•  4153
    In Luciano Floridi (ed.), Blackwell Guide to the Philosophy of Computing and Information, Blackwell. pp. 155-166. 2003.
    Ontology as a branch of philosophy is the science of what is, of the kinds and structures of objects, properties, events, processes and relations in every area of reality. ‘Ontology’ in this sense is often used by philosophers as a synonym of ‘metaphysics’ (a label meaning literally: ‘what comes after the Physics’), a term used by early students of Aristotle to refer to what Aristotle himself called ‘first philosophy’. But in recent years, in a development hardly noticed by philosophers, the ter…Read more
  •  3298
    Foundations of Gestalt Theory (edited book)
    Philosophia. 1988.
    In 1890 Christian von Ehrenfels published his classic paper "Über 'Gestaltqualitäten'", the first systematic investigation of the philosophy and psychology of Gestalt. Ehrenfels thereby issued an important challenge to the psychological atomism that was still predominant in his day. His paper not only exerted a powerful influence on the philosophy of the Meinong school, it also marked the beginning of the Gestalt tradition in psychology, later associated with the work of Wertheimer, Köhler and K…Read more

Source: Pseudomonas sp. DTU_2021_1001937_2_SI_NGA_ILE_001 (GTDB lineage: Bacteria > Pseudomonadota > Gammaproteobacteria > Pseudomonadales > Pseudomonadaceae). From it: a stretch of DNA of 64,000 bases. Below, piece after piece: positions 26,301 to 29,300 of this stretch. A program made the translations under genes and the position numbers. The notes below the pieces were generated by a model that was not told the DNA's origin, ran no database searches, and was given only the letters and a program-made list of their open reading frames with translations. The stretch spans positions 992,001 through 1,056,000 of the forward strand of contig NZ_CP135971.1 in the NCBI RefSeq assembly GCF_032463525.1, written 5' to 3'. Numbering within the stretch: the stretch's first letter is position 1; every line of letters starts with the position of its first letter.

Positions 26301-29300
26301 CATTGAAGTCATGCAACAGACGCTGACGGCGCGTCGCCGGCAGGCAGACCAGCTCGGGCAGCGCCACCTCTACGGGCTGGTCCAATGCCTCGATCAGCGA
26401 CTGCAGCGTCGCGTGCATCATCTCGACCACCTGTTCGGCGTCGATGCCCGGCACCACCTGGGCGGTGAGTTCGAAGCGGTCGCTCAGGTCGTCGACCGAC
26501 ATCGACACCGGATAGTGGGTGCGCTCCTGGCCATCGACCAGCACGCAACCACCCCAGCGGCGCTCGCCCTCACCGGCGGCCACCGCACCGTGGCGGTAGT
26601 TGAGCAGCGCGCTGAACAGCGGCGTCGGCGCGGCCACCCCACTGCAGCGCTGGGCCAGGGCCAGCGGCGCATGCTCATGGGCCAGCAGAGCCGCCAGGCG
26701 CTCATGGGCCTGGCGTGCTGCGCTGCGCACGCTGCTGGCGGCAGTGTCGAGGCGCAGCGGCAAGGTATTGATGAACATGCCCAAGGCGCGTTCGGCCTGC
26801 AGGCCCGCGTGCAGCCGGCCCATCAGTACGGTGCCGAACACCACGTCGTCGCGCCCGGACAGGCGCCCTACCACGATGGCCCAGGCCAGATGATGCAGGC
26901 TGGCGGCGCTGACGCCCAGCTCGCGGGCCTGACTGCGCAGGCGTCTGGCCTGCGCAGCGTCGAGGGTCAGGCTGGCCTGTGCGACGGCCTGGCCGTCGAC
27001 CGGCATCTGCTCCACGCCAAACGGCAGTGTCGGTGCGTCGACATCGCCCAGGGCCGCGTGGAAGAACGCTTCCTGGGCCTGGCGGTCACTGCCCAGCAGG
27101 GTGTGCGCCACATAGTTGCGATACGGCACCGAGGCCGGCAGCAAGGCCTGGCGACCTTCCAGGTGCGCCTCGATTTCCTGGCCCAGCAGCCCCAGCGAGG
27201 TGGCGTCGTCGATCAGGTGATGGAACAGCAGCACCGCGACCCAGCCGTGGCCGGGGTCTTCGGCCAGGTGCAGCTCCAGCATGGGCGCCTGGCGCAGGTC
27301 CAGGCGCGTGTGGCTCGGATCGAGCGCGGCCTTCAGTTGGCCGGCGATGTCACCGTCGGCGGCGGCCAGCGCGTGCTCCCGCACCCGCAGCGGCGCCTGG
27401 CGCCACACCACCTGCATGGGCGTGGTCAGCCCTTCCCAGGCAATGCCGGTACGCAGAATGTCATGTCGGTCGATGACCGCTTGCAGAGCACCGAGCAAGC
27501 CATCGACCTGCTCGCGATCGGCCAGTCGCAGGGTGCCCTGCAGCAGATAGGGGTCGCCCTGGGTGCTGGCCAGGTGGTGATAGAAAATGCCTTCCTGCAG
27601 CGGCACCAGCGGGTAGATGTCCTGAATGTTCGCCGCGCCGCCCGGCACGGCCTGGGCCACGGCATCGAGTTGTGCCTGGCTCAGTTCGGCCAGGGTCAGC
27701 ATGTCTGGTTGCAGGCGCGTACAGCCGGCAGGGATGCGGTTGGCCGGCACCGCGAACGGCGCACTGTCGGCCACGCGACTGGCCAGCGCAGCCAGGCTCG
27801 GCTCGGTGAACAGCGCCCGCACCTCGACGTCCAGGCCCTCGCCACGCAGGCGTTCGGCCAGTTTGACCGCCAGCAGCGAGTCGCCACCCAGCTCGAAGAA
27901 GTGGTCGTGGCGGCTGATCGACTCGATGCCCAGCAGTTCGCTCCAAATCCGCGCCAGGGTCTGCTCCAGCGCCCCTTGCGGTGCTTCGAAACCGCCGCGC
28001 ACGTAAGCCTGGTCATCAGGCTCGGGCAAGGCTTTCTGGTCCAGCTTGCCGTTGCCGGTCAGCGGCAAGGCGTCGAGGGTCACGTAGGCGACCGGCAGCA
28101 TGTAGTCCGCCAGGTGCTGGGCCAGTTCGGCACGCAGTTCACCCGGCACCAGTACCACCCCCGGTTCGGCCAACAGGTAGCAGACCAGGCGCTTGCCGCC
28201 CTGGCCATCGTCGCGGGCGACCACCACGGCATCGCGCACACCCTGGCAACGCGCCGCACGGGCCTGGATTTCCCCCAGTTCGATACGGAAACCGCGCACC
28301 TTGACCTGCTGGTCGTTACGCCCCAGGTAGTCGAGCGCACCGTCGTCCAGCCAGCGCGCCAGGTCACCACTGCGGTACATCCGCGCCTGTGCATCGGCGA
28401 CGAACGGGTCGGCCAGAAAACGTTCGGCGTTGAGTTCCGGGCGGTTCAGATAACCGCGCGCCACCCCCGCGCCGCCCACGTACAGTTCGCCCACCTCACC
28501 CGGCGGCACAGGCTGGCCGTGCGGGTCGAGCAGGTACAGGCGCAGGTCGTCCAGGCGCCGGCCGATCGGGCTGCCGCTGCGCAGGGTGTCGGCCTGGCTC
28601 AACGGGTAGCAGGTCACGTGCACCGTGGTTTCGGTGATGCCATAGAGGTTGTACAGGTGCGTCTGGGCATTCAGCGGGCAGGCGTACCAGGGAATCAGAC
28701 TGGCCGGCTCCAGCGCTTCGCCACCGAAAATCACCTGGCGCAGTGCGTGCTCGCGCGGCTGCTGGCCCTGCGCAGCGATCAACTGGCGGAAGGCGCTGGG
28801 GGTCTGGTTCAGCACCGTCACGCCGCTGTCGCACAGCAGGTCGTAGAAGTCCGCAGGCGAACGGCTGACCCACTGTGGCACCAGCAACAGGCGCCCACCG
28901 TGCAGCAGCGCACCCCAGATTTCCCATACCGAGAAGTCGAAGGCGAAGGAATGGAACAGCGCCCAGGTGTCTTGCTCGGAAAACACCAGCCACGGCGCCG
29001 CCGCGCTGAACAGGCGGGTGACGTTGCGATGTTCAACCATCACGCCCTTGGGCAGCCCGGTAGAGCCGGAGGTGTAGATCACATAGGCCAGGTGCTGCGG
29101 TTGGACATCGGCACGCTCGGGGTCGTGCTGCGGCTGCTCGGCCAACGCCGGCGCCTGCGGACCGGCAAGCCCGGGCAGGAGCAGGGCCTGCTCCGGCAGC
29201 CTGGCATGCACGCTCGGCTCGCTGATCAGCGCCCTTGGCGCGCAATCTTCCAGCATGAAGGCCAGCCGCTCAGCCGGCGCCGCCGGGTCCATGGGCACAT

•  1525
    The Relevance of Philosophical Ontology to Information and Computer Science
    In Ruth Hagengruber & Uwe Riss (eds.), Philosophy, Computing and Information Science, Chatto & Pickering. pp. 75-83. 2014.
    The discipline of ontology has enjoyed a checkered history since 1606, with a significant expansion in recent years. We focus here on those developments in the recent history of philosophy which are most relevant to the understanding of the increased acceptance of ontology, and especially of realist ontology, as a valuable method also outside the discipline of philosophy.
  •  1416
    Visceral Values: Aurel Kolnai on Disgust
    with Carolyn Korsmeyer
    In Barry Smith & Carolyn Korsmeyer (eds.), Aurel Kolnai's On Disgust, Open Court Publishing Company. pp. 1-23. 2004.
    In 1929 when Aurel Kolnai published his essay “On Disgust” in Husserl's ]ahrbuch he could truly assert that disgust was a "sorely neglected" topic. Now, however, this situation is changing as philosophers, psychologists, and historians of culture are turning their attention not only to emotions in general but more specifically to the large and disturbing set of aversive emotions, including disgust. We here provide an account of Kolnai’s contribution to the study of the phenomenon of disgust, of …Read more
  •  1415
    The Construction of Social Reality: An Exchange
    with John Searle
    American Journal of Economics and Sociology 62 (2): 285-309. 2003.